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Historic Sites and Tourist Attractions in Edinburgh City Centre
Visiting Edinburgh City Centre
There are tens of thousands of people who visit Edinburgh City Centre on a daily basis. The purpose of these visits will vary hugely and relate both to business and to pleasure. Although the vast majority of daily visitors to Edinburgh will know of the city's incredibly rich, historical past in so many respects, a great many will not realise the significance of certain places which they walk past on a regular basis. This site is devoted to looking at some of the attractions of historical interest which are within easy reach of the Edinburgh resident, or day visitor, right in the very heart of the city centre, and can easily be viewed and appreciated - in some cases, during a lunch hour.
Arriving in Edinburgh City Centre
Car parking in Edinburgh City Centre can not only be difficult but also extremely expensive. Particularly therefore in these times of the controversial project to reintroduce trams to Edinburgh and the traffic chaos it is causing, a large percentage of day visitors to the city will arrive by train. The map below shows the location of Edinburgh's Waverley and Haymarket railway stations - the principal two in the city - and will allow visitors to relate their arrival point to the locations featured on this site.
For those who may arrive by bus, the location of Edinburgh Bus Station in St Andrew's Square is also shown. The bus station services both local routes and long distance routes from around Scotland and beyond.
Note that any of the images on this site can be enlarged simply by clicking on them once. The larger image will then open in a new window.
The Scott Monument
There are several ways in which it is possible to exit Edinburgh's Waverley Station but those who emerge from the principal entrance/exit on to Waverley Bridge will see the stunning edifice pictured right only a couple of hundred yards away. This is The Scott Monument, erected between 1840 and 1844 as a permanent tribute to the City of Edinburgh's much loved son, Sir Walter Scott, who died in 1832.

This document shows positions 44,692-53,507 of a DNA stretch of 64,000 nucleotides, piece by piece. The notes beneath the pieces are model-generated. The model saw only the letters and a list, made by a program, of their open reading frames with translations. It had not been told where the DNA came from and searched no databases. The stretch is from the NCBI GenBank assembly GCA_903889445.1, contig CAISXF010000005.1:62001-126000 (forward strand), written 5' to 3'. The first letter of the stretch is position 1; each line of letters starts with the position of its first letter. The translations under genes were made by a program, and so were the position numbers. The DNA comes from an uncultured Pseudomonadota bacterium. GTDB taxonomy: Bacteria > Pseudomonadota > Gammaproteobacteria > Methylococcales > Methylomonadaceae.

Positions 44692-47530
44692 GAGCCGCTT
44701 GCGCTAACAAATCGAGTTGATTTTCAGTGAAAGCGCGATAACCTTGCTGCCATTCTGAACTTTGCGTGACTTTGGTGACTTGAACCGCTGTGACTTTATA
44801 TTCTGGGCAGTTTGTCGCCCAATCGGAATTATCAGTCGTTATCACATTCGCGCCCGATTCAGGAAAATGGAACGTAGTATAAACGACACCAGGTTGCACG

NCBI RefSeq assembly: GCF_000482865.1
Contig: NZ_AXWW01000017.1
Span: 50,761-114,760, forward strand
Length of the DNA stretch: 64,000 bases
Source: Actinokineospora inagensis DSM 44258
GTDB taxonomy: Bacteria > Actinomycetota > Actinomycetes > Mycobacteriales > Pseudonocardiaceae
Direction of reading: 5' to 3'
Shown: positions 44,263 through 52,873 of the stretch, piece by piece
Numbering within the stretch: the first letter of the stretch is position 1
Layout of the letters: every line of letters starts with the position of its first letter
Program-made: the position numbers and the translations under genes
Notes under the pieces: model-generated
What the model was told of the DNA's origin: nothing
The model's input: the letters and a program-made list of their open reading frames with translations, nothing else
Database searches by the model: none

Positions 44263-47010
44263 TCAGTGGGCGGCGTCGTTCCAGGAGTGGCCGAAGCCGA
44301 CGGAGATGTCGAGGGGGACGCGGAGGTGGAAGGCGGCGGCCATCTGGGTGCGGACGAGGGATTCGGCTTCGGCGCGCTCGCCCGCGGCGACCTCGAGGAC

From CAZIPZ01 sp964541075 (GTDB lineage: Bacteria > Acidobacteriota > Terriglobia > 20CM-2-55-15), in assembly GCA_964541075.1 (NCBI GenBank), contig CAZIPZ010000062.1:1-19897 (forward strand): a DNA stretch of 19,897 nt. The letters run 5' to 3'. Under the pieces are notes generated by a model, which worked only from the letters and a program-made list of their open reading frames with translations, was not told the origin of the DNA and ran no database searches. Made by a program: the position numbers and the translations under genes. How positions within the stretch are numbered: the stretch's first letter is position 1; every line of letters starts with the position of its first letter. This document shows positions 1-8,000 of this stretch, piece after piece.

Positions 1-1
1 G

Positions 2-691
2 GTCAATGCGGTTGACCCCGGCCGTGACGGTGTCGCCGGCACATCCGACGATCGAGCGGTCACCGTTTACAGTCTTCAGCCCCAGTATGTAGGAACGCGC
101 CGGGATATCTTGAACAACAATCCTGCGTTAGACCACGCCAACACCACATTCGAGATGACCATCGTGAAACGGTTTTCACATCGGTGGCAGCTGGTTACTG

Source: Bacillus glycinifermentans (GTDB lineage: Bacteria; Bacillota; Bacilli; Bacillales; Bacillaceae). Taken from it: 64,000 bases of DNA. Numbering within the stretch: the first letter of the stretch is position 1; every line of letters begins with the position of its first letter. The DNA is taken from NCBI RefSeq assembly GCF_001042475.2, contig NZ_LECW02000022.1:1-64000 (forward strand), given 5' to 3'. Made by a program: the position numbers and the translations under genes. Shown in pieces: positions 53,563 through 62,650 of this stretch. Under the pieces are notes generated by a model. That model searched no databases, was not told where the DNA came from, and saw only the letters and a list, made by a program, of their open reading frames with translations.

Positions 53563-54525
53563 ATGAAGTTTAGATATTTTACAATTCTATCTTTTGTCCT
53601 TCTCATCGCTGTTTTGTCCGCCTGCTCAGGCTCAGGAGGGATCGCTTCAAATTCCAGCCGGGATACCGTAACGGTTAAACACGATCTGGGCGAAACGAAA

The Scott Monument is an impressive structure simply to walk past and view from the outside at ground level but it is amazing, the number of people who see it on an almost daily basis but have never taken the time to venture inside. For a small admission fee (£3.00 per person at the time of writing) it is possible to go in to The Scott Monument, view the exhibits and - for the more energetic - to climb its 287 steps to the summit and enjoy spectacular views of the City of Edinburgh and beyond. It is important to note, however, that the spiral staircase is extremely narrow and such as bulky backpacks are not a good idea.
The slideshow below gives an idea of some of the views which can be enjoyed from the top of The Scott Monument.
Princes Street Gardens
Edinburgh is quite literally a city divided in two. There is the Old Town - where can be found Edinburgh Castle among many other wonderful attractions - and there is the New Town, that which is featured on this page. The division between the two is the grassy parkland of Princes Street Gardens.